Yemeni authorities declared a state of emergency in a southern provincial capital, citing the possibility of separatist attacks two days after a police officer was shot dead in an ambush in a nearby province.

The Yemeni government said separatists killed the officer in south Yemen, bringing to four the number of people killed in attacks on southern security men in a week as authorities also mounted sweeps targeting separatists.


A government official said the state of emergency in the city of Dalea was "to guard against acts of violence that outlaws are intent on carrying out in the city.”

The declaration of the state of emergency prompted widespread riots and demonstrations across the south. Clashes have continued in past weeks between southern residents and government forces in Dalea, Lahj and Aden. Hundreds of arrests were made and businesses owned by northern Yemenis burned down, forcing their owners to flee north.


People in south Yemen, home to most Yemeni oil facilities, complain that northerners have abused a 1990 agreement uniting the country to grab resources and discriminate against them.

There were reports by the Yemeni Defense Ministry's online newspaper that a militia leader behind the latest attacks is a separatist slain officer had previously received threats from members of the militia, led by a separatist leader formerly loyal to the government, but gave no further details.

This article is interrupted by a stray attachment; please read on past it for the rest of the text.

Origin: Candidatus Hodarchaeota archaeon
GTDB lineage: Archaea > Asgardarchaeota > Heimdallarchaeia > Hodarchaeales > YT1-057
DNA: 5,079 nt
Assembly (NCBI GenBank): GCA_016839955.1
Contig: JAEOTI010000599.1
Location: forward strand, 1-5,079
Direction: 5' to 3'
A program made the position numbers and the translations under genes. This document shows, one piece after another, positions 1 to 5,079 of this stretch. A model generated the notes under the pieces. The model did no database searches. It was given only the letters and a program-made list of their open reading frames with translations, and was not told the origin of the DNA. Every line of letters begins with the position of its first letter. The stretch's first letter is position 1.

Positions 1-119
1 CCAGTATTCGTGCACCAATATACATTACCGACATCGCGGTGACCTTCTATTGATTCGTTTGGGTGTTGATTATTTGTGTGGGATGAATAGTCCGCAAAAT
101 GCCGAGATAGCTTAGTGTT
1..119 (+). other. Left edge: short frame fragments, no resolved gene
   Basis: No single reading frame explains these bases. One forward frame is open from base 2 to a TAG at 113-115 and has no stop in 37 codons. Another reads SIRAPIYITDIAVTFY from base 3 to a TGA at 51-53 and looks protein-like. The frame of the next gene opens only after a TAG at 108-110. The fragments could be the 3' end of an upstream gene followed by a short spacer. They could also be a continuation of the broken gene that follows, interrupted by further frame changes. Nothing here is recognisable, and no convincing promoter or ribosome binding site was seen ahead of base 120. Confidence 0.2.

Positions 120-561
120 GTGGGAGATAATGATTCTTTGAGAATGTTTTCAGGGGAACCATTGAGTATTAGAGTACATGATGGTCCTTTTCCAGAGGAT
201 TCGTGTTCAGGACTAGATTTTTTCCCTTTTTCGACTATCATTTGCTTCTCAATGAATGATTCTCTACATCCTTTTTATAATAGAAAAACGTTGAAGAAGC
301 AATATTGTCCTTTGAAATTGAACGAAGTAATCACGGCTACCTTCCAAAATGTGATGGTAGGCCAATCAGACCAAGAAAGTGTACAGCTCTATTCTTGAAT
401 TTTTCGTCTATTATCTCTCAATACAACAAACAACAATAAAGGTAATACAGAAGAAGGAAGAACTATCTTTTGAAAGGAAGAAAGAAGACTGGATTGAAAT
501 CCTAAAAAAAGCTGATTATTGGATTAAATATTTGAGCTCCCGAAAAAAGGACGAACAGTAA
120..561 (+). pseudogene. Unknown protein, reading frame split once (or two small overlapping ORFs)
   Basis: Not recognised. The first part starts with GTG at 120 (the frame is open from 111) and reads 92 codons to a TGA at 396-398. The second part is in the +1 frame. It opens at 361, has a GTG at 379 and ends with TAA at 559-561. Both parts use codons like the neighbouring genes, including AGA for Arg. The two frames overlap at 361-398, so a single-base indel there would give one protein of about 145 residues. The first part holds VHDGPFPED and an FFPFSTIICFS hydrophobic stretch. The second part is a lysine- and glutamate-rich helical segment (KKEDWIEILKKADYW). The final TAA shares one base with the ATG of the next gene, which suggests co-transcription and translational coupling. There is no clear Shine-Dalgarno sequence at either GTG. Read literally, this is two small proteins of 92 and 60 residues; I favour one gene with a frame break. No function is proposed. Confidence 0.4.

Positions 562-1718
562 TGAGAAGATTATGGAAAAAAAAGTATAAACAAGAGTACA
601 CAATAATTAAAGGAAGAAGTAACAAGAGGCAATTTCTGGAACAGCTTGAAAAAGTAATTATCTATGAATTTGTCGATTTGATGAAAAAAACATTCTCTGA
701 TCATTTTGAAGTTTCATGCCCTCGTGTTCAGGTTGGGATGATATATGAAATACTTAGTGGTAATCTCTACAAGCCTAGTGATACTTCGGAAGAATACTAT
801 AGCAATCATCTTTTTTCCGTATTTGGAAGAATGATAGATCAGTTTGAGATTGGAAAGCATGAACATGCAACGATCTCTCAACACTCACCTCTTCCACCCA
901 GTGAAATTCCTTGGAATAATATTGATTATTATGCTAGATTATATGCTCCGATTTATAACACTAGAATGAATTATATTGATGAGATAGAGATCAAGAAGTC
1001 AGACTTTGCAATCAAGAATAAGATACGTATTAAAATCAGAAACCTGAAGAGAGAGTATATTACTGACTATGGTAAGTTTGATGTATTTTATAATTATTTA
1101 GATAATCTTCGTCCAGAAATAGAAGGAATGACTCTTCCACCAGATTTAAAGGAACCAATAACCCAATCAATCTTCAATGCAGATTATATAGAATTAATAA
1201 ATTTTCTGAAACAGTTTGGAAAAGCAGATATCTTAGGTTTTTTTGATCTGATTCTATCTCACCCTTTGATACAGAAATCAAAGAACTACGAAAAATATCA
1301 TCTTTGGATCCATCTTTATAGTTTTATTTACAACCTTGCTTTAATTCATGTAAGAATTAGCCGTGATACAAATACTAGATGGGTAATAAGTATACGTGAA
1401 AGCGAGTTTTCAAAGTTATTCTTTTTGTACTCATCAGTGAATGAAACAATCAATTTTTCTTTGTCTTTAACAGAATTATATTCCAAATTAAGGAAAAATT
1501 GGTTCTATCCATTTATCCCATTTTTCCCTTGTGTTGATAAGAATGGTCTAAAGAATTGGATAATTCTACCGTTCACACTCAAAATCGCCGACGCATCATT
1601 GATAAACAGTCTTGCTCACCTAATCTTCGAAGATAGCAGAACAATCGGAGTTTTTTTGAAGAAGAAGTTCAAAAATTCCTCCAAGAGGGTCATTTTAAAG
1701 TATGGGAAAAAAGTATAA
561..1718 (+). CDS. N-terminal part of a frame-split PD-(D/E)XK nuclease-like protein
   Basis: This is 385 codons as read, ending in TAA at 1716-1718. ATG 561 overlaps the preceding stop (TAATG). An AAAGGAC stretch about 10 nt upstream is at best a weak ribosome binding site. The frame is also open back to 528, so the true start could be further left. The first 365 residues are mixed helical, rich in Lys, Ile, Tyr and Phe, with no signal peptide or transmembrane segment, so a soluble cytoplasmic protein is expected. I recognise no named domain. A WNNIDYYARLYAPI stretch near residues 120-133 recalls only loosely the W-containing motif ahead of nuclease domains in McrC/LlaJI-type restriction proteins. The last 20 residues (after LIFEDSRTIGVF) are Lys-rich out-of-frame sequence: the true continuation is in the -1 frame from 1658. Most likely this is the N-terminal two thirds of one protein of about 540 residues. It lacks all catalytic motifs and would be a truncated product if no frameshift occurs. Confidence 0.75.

February 27, 2010



Analysis and Forecast: Increasing Risk


The situation in the southern provinces of Yemen appears to be deteriorating rapidly, with wide-spread support growing for the separatist movement. Even as acknowledged by Yemeni government sources, tribal leaders are switching sides and are openly supporting the separatist movement.


The government seems to be focused on addressing the situation from a security perspective. This appears to be failing as the government now takes firmer action by declaring a state of emergency, prompting widespread riots.


Support for secession of the south is growing and without drastic and quick action, including economic and political reform, the move towards secession seems unstoppable. This economic and political reform can only be delivered by the support of foreign donors as the central government lacks the resources to undertake any effective action that would be seen by leaders of the separatist movement as sufficient.


Secession of the south could be disastrous for the north as much of the oil and gas resources are in the south. This would effectively leave north Yemen as a collapsed state, posing significant threats to the neighbouring GCC states.